CAPE TOWN (BLOOMBERG) - Cape Town, the South African city that threatened to turn off the taps this year as it confronted a water crisis, should clear thirsty alien trees as a cheaper alternative to building desalination plants or waste water recycling systems.
Removing non-indigenous trees from water catchment areas could add two months of water supply each year, according to research from the Nature Conservancy that the Arlington, Virginia-based organisation published in Cape Town on Friday (Nov 16).
Building desalination plants and wastewater recycling systems would cost on average 10 times more than rooting out invasive pine, acacia and eucalyptus trees, according to the study.
Cape Town came within 90 days of shutting off supplies and forcing residents to queue for water during a record drought caused by years of below-average rainfall.
While "Day Zero" was avoided, residents remain subject to severe restrictions that limit them to 70 litres each a day.
The US organisation's study found that 372 million rand (S$36.1 million) could fund a 30-year programme to clear invasive trees and prevent them from returning in seven catchment areas that provide 75 per cent of Cape Town's water.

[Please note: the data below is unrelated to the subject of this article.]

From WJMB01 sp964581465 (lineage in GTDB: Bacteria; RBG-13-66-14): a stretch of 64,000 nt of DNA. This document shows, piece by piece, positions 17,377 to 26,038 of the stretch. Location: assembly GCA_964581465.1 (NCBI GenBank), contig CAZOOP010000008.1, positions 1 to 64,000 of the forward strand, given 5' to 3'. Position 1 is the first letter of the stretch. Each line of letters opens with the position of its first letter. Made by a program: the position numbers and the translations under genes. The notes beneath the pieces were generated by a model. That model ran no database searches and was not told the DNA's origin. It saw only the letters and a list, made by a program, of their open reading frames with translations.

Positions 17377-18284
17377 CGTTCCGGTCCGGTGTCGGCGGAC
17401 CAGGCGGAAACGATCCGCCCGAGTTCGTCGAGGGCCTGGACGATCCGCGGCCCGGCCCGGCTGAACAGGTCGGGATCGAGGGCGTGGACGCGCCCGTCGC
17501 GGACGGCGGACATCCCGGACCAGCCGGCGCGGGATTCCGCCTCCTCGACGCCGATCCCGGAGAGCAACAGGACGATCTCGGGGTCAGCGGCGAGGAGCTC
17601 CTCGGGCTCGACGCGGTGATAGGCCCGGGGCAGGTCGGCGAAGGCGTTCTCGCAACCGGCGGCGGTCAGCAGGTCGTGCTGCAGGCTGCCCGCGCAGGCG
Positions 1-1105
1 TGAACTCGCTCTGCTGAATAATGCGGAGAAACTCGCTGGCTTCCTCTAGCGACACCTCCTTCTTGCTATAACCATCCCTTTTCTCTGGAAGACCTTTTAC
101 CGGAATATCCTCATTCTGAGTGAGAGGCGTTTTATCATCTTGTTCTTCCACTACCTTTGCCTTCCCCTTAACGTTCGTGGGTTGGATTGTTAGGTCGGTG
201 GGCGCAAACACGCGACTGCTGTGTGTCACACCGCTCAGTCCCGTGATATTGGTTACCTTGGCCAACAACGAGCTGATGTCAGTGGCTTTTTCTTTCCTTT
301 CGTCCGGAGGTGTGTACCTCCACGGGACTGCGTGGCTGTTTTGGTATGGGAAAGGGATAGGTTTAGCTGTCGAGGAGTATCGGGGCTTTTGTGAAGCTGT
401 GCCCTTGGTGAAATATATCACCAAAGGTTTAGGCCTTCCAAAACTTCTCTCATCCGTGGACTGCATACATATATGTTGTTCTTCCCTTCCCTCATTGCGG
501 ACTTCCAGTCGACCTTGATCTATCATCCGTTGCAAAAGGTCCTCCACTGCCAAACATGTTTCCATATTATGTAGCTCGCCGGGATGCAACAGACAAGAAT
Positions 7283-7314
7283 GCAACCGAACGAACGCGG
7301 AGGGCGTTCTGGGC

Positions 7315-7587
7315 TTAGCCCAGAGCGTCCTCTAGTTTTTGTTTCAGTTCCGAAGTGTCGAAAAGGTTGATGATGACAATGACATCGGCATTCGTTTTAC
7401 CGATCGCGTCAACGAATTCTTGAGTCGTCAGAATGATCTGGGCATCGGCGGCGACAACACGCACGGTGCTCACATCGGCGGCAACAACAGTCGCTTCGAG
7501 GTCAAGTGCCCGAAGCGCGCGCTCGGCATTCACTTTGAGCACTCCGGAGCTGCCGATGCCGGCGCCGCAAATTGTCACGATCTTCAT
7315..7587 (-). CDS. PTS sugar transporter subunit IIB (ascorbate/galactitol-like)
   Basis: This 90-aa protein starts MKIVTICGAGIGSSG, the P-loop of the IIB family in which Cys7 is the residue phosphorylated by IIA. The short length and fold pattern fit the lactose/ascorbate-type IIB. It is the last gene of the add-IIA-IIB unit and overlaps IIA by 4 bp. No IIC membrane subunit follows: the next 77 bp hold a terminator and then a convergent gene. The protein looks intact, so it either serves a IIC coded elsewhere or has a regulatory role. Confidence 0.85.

In its first six years, the effort could yield an additional 56 billion litres, adding to the city's current annual supplies of 324 billion litres.
Dams supplying Cape Town were 72.9 per cent full as of Thursday, according to figures posted on the city's website. They dwindled well below 30 per cent before a recovery in rains during the May-August wet winter season swelled reservoirs.
Here are some more key points from the Nature Conservancy's announcement:
- Companies, philanthropists and foundations have contributed almost 53 million rand to the Greater Cape Town Water Fund, launched on Friday
- The study was designed to identify the most cost-effective solution, attract others to join the Cape Town Water Fund, and add to money raised so far
- Coca-Cola, PepsiCo, Caterpillar Foundation, and Levi Strauss & Co are among corporate supporters of the fund
- Work in the first six years of the programme will create an estimated 350 jobs, mostly on teams to clear the invasive plants
- The Nature Conservancy's research was conducted by Anchor Environmental Services and modelled various investments to increase water supplies to the city and its surroundings.